13 hours, 29 minutes, 25 seconds

13 hours, 29 minutes, 25 seconds

Theresa Saxton, a physical trainer who owns Fitness Success in Yarmouth, devotes her boundless energy to motivating and inspiring people to be their best – in body, mind, and spirit.

In great shape herself, it would be difficult to imagine Theresa ever feeling helpless. She does. A lot. Ever since her mother, now 68, was diagnosed with Alzheimer’s disease at the age of 54.

“My dad takes care of my mom at home,” Theresa says. “He feeds her, bathes her, he does everything. It’s part of his love for her. My sister goes to the house to help every day, going on four years. She’s amazing.”

It’s a close family, but Theresa lives in Yarmouth and everyone else lives four hours away in New York. She goes home once a month. When her mother was still able to communicate, she urged her to stay in Maine and grow her business. Even knowing it’s the right decision, Theresa says she often feels helpless.

“I don’t know what to do. There’s a part of me that’s grasping at anything to feel like I can be a part of something that I’m not good at. I’m not a good caregiver, and I’m not going to close down my business.”

Instead, Theresa has taken her boundless energy and in the past two years has raised a little more than $22,000 for the Alzheimer’s Association.

Last year, she held an event at her fitness studio called “Train the Trainer.” Friends and clients paid her to do things like an hour of rowing on the rowing machine or a series of jumping jacks, or pushups or treadmill climbs.

“People came and watched me during the whole time,” she says. “It was a great day. My sister came. She surprised me and helped me pull it off and it was a great success.”

Theresa raised $5,300 in just three hours. A representative from the Alzheimer’s Association suggested she do something for its Longest Day Campaign in 2013. The Longest Day encourages people to form teams, do whatever activity they love, and raise money for Alzheimer’s care, support and research.

Theresa’s love is fitness. She already had it in the back of her head that she wanted to do a personal Ironman Triathlon. She decided to turn it into “An Ironman for Alzheimer’s,” which she dedicated to “my mum Linda Sue Saxton and her two caregivers, Padre, my dad, and Deborah, my sister, as well as all of those affected in some way by Alzheimer’s disease.”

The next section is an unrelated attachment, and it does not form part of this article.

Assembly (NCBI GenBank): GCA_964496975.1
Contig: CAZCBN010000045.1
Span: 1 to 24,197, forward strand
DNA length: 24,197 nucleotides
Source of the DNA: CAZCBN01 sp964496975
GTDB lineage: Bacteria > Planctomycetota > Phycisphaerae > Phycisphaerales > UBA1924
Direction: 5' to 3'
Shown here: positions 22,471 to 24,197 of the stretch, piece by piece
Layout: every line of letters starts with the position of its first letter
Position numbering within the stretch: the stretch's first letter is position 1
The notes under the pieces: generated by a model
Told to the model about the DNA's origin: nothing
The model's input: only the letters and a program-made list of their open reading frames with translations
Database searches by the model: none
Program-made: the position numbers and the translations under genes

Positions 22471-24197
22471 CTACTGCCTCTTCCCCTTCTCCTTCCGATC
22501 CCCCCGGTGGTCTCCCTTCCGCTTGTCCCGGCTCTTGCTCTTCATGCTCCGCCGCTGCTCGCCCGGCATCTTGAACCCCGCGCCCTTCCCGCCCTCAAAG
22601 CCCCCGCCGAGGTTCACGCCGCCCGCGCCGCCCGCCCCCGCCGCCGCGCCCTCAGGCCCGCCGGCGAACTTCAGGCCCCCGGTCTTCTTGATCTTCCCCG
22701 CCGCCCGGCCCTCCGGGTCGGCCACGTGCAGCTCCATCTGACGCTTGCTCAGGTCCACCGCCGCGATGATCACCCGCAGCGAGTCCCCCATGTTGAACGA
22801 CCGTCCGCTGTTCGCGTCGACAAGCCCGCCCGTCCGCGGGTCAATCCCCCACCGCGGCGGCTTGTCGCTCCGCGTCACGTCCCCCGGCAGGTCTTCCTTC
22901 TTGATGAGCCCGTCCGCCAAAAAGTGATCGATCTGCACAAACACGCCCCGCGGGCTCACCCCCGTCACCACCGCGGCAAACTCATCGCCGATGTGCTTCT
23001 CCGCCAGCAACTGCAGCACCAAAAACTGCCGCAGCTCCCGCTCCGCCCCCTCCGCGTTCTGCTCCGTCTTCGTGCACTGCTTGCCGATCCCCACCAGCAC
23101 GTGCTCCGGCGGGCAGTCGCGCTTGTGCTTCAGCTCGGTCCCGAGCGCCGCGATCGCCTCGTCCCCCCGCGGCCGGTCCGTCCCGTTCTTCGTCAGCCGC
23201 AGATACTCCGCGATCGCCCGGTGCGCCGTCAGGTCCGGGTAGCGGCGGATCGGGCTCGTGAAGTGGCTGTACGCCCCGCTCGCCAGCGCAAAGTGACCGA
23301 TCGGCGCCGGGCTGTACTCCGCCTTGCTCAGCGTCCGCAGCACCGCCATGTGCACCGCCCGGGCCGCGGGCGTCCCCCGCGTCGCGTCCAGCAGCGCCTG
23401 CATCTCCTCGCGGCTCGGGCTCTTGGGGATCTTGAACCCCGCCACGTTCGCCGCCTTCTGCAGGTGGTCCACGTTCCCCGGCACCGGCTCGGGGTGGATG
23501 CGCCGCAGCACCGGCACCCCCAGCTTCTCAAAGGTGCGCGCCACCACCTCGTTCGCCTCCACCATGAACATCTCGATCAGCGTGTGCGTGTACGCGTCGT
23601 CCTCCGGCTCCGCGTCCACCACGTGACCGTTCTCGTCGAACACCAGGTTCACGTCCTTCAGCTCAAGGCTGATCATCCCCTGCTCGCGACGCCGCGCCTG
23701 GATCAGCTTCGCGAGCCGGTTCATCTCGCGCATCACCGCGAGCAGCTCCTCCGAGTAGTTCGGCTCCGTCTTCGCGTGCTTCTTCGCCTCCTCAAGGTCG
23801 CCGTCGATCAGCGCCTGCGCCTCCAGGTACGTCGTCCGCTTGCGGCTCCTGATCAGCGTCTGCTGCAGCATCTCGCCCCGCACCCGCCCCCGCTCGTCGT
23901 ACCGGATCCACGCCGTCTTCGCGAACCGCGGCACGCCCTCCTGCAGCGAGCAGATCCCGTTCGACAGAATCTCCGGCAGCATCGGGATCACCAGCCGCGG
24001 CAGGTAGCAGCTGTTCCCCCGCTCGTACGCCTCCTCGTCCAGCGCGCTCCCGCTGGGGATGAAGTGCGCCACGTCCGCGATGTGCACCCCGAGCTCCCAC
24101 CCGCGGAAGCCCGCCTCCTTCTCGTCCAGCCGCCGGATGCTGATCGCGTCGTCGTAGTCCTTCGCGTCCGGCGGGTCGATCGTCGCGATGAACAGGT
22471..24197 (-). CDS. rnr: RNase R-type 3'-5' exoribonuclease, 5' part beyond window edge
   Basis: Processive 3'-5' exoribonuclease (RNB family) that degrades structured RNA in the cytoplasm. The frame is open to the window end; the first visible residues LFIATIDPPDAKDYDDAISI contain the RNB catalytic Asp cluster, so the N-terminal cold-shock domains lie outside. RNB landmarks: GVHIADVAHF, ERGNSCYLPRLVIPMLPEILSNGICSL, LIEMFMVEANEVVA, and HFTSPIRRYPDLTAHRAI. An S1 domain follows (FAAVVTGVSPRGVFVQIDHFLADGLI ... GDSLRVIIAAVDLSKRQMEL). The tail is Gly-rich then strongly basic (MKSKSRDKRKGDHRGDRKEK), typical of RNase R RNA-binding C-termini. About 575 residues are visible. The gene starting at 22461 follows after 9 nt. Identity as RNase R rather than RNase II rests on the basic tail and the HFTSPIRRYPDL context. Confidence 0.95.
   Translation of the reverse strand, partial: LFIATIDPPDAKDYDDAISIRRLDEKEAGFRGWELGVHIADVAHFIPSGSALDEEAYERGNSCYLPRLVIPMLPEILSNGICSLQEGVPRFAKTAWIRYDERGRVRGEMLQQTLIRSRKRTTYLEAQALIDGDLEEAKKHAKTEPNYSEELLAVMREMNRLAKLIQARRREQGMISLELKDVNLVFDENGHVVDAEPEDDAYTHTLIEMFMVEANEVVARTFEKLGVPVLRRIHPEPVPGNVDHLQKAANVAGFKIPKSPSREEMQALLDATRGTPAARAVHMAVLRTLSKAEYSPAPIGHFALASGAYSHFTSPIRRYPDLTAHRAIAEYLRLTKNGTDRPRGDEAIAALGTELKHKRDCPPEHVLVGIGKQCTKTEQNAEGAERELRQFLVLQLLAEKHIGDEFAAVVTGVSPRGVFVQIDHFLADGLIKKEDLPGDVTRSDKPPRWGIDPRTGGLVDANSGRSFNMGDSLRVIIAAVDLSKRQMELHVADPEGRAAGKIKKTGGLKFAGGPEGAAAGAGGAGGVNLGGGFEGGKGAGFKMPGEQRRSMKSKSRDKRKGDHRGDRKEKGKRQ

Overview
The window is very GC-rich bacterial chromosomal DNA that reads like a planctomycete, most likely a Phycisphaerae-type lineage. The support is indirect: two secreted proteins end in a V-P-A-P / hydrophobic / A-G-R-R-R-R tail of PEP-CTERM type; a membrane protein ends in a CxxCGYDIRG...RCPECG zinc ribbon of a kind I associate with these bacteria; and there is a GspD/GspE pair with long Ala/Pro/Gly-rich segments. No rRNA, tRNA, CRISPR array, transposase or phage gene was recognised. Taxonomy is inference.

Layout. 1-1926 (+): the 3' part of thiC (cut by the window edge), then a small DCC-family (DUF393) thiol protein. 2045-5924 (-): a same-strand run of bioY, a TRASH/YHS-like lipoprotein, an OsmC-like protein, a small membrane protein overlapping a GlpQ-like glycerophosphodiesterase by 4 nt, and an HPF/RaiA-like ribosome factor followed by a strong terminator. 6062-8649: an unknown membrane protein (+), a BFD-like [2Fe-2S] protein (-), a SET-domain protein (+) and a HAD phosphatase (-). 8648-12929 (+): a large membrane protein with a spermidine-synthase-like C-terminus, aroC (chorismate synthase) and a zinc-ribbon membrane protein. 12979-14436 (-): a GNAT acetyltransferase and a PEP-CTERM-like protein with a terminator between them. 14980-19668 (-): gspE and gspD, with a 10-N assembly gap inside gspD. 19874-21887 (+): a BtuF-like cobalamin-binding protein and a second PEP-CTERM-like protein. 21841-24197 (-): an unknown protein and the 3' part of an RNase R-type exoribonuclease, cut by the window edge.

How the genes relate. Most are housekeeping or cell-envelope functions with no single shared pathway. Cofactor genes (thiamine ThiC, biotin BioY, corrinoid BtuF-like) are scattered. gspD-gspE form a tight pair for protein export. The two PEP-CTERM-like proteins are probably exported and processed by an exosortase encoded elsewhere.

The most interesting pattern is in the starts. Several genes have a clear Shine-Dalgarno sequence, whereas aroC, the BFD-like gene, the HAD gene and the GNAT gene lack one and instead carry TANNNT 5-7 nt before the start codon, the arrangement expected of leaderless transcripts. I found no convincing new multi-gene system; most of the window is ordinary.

The idea became a reality on June 22 (the day after the official Longest Day, but it still counted). Theresa told people she would do her solo Ironman and they could join her as they saw fit. They could swim, bike or run or they could watch and cheer her on. They did both and managed to raise close to $17,000 – it was one of the top Longest Day fundraising events in the country.

“The money came from a bazillion individuals,” Theresa says. “A couple of donors gave $1,000, everything else was donations from $10 to $500. I had a jar in the studio and used the platform from the Longest Day’s website so people could do online donations.”

The Ironman course began at Crystal Lake in Gray, where Theresa swam 2.4 miles, joined by some of her friends and supporters. She and a friend then hopped on their bikes and rode 23-plus miles back to her studio in Yarmouth. The studio was home base, where Theresa changed clothes, used the bathroom and refueled. She did several loops on her bicycle for a total of 112 miles and then ran a 26.2-mile marathon. The grand total was a little over 137 miles in 13 hours, 29 minutes, 25 seconds.

Theresa’s boyfriend drove a support car during her run and friends sometimes biked and ran with her, but mostly Theresa was solo. It didn’t mean she was alone. Far from it. Back at the studio, a Zumbathon was going on and people stopped by to hula hoop and play games. A friend who also has a parent with Alzheimer’s drove up from Massachusetts.

“I came back from one of my bike loops and she was standing there outside my studio. She came up just to see me for five minutes and had to drive back. I finished another loop and another friend whose father died of Alzheimer’s a month ago was there. That love and support – it’s hard to describe, it’s so powerful. It carried me.”

Supporters spent the entire time at the studio waiting for Theresa to reach the end. “They created a finish line for me and cheered for me,” she says. “So many people I didn’t even know. It was a spectacular event.”

Theresa Saxton gave it her all, from planning the event and lining up sponsors, to motivating other people to participate in any way and finally crossing the finish line with a smile on her face. From her point of view, the challenges of completing a solo Ironman don’t begin to compare with the challenges her father and sister and other people dealing with Alzheimer’s face every single day. “I didn’t have to do it by myself,” she says. “I had a thousand people cheering for me. You don’t get that as caregivers.”

Theresa Saxton just after crossing the finish line of her Ironman Triathlon, a fundraiser for the Alzheimer’s Association.Saxton does a bike loop on Lower Mast Road in Freeport.

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